Livestock Guardian Dog Questions

Discussion in 'Other Pets & Livestock' started by cityfarmer12, Nov 27, 2014.

  1. cityfarmer12

    cityfarmer12 Chillin' With My Peeps

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    Ok, so those of you that have a Livestock Guardian Dog(s), I have a few questions.
    1) What do you consider the best breed and why?
    2) Do they bark all night? I live in the city, and have neighbors, so if they do i can't get one.
    3) If they do, is their a way to train them not too?

    Thanks in advance for any answers
     
  2. mymilliefleur

    mymilliefleur Keeper of the Flock

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    Hi,
    We have Great Pyrenees, and Great Pyrenees crosses. We have never had a problem with them being disrespectful to any of our animals. (cows, sheep, horses, ducks, turkeys, and chickens.) They are very loyal dogs and have excellent personality's. They may bark all night, depending on what type of predator's you have around, or traffic, etc. We live in the country ourselves but we have Friends who keep their dogs in Urban areas with out a problem. (I guess it depends on your neighbors) some dogs are not as loud as others, so also keep that in mind.
    Some people train their dogs not to bark with shock colors, but that seems a little harsh. for more ideas, you could get this book:
    http://www.barnesandnoble.com/w/liv...624&isbn=9781577790624&kpid=9781577790624&r=1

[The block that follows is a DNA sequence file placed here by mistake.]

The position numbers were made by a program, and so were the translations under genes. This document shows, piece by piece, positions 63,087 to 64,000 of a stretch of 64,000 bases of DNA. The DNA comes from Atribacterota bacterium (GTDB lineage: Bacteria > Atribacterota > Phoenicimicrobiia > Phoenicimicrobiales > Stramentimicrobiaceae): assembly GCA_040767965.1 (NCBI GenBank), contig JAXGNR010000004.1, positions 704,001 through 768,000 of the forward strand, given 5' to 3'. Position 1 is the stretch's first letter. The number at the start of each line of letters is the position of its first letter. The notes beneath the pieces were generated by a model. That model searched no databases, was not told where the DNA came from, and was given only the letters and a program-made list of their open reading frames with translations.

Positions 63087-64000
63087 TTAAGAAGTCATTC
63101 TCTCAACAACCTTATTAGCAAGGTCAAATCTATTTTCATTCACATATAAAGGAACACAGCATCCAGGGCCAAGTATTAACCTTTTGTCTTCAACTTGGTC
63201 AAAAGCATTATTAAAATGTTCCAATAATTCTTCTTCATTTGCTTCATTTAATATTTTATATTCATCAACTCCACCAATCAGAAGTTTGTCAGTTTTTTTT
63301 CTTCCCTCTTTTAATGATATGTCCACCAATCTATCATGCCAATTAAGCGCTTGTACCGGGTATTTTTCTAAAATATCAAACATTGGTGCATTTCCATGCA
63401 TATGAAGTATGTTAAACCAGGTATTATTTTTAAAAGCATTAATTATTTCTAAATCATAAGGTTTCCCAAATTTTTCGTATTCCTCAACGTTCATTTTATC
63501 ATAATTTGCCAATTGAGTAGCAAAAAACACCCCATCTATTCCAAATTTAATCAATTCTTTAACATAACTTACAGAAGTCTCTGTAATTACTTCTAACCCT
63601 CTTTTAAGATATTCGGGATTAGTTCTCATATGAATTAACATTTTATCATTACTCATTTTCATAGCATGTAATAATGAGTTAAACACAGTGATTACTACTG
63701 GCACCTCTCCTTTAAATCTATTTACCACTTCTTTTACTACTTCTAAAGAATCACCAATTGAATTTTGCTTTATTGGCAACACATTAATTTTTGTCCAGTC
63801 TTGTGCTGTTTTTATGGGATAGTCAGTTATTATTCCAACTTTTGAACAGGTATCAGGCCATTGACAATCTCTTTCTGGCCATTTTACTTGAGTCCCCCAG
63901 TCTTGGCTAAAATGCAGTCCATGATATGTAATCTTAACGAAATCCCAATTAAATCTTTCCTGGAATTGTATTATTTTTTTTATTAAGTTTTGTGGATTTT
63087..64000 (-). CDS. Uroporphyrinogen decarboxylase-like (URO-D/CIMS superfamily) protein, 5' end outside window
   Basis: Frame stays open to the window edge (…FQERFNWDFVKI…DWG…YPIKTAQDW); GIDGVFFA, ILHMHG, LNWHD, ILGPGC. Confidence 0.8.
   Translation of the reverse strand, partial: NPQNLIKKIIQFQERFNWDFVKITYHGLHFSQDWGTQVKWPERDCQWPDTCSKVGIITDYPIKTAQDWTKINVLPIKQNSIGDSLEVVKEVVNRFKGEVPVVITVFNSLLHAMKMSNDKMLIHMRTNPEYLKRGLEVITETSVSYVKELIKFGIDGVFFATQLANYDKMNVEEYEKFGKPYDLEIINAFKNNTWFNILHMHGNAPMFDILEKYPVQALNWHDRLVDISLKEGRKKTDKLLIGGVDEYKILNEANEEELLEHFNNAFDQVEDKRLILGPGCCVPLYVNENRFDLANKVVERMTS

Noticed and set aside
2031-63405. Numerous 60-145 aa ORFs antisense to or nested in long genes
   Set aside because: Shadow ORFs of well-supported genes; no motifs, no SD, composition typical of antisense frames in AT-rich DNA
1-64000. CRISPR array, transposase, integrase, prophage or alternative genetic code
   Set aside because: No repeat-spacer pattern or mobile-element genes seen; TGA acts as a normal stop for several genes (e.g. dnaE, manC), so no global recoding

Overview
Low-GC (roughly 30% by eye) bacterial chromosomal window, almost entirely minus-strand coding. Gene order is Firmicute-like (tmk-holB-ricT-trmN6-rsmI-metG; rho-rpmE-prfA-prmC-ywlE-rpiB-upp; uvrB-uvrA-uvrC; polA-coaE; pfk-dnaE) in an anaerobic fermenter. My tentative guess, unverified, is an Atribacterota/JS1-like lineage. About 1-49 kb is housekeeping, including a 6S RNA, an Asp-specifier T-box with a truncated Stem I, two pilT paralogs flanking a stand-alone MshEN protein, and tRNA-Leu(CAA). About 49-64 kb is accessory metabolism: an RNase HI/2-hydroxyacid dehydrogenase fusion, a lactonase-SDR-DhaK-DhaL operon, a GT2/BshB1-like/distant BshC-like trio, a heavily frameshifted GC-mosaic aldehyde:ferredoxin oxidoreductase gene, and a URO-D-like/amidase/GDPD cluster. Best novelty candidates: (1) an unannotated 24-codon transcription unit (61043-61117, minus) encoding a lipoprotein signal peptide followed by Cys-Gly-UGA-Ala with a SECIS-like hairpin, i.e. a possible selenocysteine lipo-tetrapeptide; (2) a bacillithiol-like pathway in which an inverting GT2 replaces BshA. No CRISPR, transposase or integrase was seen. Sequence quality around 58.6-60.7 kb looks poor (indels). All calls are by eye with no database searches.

It's a great book.
     
  3. RedRidge

    RedRidge Chillin' With My Peeps

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    We breed and raise Italian Maremma. One thing you need to understand about lgds is that they may need guidance as a pup, but other than basic manners should not require "training". Their guarding is all by instinct and if you feel compelled to train anything "into" them or "out of" them, then you don't have the right dog for you.
    Ninety percent of the people I talk to who think they need an lgd really need only a deterrent. That's good news for many as deterrents are pretty easy to come by. If you're in the city a deterrent is wiser as barking for lgd's is a natural thing and should never be discouraged (the only exception to this would be nonsense barking - something youngsters sometimes do when getting their wheels). It should NEVER be discouraged, so if barking is a problem then an lgd is not the solution for you.
     
  4. donrae

    donrae Hopelessly Addicted Premium Member

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    You're in the city you say...how much space do you have? Give more details of your set up and what you're needing a dog for. I'm very hesitant with a dog of this type in an urban envrionment.
     
  5. cityfarmer12

    cityfarmer12 Chillin' With My Peeps

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    thanks! Yeah, i knew about shock collars, but they do seem a little harsh, especially when the dog is just doing their job. one neighbor has some dogs, and they bark during the day, but not at night, and i don't want to keep the neighbors awake. I'll check that book out. :)

    what kind of deterrent? I don't mind barking at all, but if they were barking nonstop all night then there could be a problem with the neighbors.
    We have 2+ acres that they would have free run of. We have all kinds of animals (chickens, turkeys, water fowl, rabbits, goats, etc) and also have all kinds of predators that are really bold. I've had foxes attack chickens while i am standing right there. We were in the country for a while, and had no predator problems until moving to the city. [​IMG] We have also lost food to deer and stuff, and the presence of a big dog would most likely deter them.